F 53 ± 15b 3.09 ± 2b 0.05 ± 0.029b 0.048 ± 0.04 0.023 ± 0.001
20 % ME M 75 ± 3 7.35 ± 0.27 0.098 ± 0.007 0.011 ± 0.001a 0.03 ± 0.002a
F 45 ± 3b 1.48 ± 0.24b 0.03 ± 0.003b 0.013 ± 0.001 0.03 ± 0.002
nanoZnO M 58 ± 2 3.41 ± 0.05 0.06 ± 0.003 0.045 ± 0.005a 0.03 ± 5e-4a
(100 ug/g) F 50 ± 1 1.54 ± 0.05 0.03 ± 0.01 0.045 ± 0.005a 0.01 ± 2e-4
ZnCl2 M 66.5 ± 1.5 5.16 ± 0.24 0.078 ± 0.005 0.07 ± 0.005 0.065 ± 0.01a
(100 ug/g) F 49.9 ± 0.5 1.5 ± 0.05b 0.03 ± 0.001b 0.09 ± 0.005a 0.01 ± 2e-4b
5% ME-ZnO M 69 ± 10 5.44 ± 2.2 0.077 ± 0.02 0.065 ± 0.005 0.035 ± 0.02a
F 47.5 ± 1.5b 1.43 ± 0.15b 0.03 ± 0.002b 0.14 ± 0.001a,b 0.01 ± 2e-4
5% ME-ZnCl2 M 69.5 ± 5.5 6.13 ± 1.6 0.087 ± 0.016 0.08 ± 0.02 0.11 ± 0.03a
F 49.5 ± 4.5b 1.45 ± 0.32b 0.03 ± 0.004b 0.11 ± 0.001a 0.025 ± 0.01b
10% ME-ZnO M 80 ± 1a 7.4 ± 0.93 0.092 ± 0.01 0.045 ± 0.01a 0.14 ± 0.02a
F 46 ± 4b 1.28 ± 0.2b 0.028 ± 0.002b 0.07 ± 0.03a 0.015 ± 0.005b
10% ME- ZnCl2 M 68.5 ± 6.5 5.0 ± 0.8 0.07 ± 0.005 0.086 ± 0.02 0.09 ± 0.02
F 50 ± 1 1.45 ± 0.14b 0.03 ± 0.002b 0.085 ± 0.02a 0.02 ± 0.01b
20 % ME-ZnO M 76.5 ± 7.5a 6.54 ± 0.85 0.085 ± 0.003 0.11 ± 0.02 0.12 ± ---
F 48.5 ± 1.5 b 1.43 ± 0.42b 0.03 ± 0.008b 0.22 ± 0.02a,b 0.02 ± 0.01b
20 % ME- ZnCl2 M 67.5 ± 3.5 5.09 ± 0.72 0.075 ± 0.007 0.08 ± 0.03 0.11 ± 0.01
F 50.5 ± 4.5b 1.87 ± 0.34 0.037 ± 0.003b 0.28 ± 0.003a,b 0.03 ± 0.01b

Table 2: General health status of fathead minnows exposed to municipal effluent, nanoZnO and dissolved Zn.

A significant interaction between the two factors was also observed. In the presence of municipal effluent and either form of dietary Zn, the GSI in females tended to be higher than in males. Hence, males and females seem to respond differently to exposure to municipal effluent and Zn diets. In males, the GSI appeared to be more responsive to the reducing effects of dietary Zn than to stimulation by the municipal effluent, while in females, the effects of the municipal effluent were more apparent. The gill somatic index (Gill-SI) was significantly affected by exposure treatments to dietary Zn/municipal effluent and sex. In control fish, the Gill-SI values were significantly higher in males than in females. The Gill-SI was not significantly affected in females but was reduced in males exposed to the municipal effluent and by either form of dietary Zn. Combination of the municipal effluent with either form of dietary Zn resulted in a significant increase in Gill-SI in males. Females were impervious to the exposure treatment regime. Correlation analysis showed that Gill-SI was significantly correlated with fork length (r=0.76; p< 0.001) and condition factor (r=0.65; p< 0.001) (Table 3).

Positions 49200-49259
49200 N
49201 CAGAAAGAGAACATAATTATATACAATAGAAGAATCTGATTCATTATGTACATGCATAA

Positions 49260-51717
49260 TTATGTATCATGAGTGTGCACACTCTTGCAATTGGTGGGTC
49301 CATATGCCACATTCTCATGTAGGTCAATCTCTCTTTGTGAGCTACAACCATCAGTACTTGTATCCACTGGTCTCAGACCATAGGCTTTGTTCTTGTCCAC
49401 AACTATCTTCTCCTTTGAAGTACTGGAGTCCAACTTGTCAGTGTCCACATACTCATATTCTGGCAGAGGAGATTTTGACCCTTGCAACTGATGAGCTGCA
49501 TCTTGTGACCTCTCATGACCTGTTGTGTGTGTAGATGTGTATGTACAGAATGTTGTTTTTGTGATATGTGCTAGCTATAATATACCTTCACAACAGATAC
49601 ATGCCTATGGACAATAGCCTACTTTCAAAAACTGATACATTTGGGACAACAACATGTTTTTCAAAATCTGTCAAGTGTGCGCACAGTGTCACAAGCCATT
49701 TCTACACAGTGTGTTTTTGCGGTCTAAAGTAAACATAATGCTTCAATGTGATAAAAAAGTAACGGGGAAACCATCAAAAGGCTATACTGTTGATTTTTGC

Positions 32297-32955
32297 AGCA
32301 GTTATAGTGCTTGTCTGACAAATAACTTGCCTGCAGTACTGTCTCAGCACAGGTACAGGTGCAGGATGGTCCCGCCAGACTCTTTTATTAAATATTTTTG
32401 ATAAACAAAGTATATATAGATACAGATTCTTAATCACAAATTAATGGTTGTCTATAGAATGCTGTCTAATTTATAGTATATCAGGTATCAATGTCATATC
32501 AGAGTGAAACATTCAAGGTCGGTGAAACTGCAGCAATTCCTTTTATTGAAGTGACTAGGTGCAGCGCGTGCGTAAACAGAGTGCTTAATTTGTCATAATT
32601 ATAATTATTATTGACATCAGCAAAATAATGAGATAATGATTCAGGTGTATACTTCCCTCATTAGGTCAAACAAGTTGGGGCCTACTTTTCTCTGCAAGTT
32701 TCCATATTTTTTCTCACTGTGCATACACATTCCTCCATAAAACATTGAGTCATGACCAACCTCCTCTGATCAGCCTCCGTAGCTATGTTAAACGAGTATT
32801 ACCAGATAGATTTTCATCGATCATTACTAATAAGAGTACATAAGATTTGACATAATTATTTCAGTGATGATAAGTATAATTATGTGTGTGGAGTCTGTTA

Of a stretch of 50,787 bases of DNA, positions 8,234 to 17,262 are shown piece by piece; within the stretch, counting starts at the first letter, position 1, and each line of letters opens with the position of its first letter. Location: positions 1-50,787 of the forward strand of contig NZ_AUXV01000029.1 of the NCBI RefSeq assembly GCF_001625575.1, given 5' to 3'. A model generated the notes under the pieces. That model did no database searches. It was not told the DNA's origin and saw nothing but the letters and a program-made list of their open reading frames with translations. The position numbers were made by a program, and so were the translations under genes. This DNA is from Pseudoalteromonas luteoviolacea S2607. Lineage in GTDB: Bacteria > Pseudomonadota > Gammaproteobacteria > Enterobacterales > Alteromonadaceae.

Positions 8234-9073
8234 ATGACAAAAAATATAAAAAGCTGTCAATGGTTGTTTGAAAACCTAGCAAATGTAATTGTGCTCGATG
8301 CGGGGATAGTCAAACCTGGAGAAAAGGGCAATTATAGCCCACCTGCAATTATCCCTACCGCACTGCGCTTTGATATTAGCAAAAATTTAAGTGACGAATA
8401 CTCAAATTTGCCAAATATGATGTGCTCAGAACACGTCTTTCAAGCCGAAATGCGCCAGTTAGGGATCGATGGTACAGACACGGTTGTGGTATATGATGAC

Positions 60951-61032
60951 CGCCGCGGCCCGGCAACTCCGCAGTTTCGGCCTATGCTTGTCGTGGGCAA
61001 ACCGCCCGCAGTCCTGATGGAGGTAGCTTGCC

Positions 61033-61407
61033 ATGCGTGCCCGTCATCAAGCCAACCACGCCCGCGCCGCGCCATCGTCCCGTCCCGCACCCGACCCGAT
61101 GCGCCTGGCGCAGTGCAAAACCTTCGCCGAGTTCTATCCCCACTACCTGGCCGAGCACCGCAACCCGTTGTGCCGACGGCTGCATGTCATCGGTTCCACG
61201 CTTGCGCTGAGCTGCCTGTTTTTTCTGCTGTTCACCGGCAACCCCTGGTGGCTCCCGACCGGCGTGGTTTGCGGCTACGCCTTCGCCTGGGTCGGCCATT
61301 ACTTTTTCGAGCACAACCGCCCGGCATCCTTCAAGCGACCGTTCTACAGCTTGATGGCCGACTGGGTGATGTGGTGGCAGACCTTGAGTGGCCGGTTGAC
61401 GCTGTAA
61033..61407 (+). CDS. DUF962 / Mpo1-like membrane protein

Fork length FC GSI Gill index DNA LPO leucocyte Phag Phag
strands gills viability act. eff
Fork length 1 0.62 -0.05 0.76 0.22 -0.06 -0.18 0.29 0.32
p<0.001 p>0.1 p<0.001 p<0.05 p>0.1 p=0.07 p<0.01 p=0.001
FC   1 -0.09 0.65 -0.4 -0.16 -0.28 -0.09 0.02
p>0.1 p<0.001 p<0.001 p>0.1 p<0.01 p>0.1 p>0.1
GSI     1 0.03 -0.001 -0.01 -0.1 0.25 0.27
p>0.1 p>0.1 p>0.1 p>0.1 p<0.05 p<0.01
Gill       1 0.16 -0.17 -0.58 0.43 0.52
index p>0.1 p=0.1 p<0.001 p<0.001 p<0.001
DNA         1 0.43 0.01 0.52 0.51
strands p<0.001 p>0.1 p<0.001 p<0.001
LPO           1 -0.07 0.28 0.26
p>0.1 p<0.01 p<0.01
Viability             1 -0.52 -0.53
(leucocyte) p<0.001 p<0.001
Phag               1 0.98
act p<0.001

Table 3: Correlation analysis.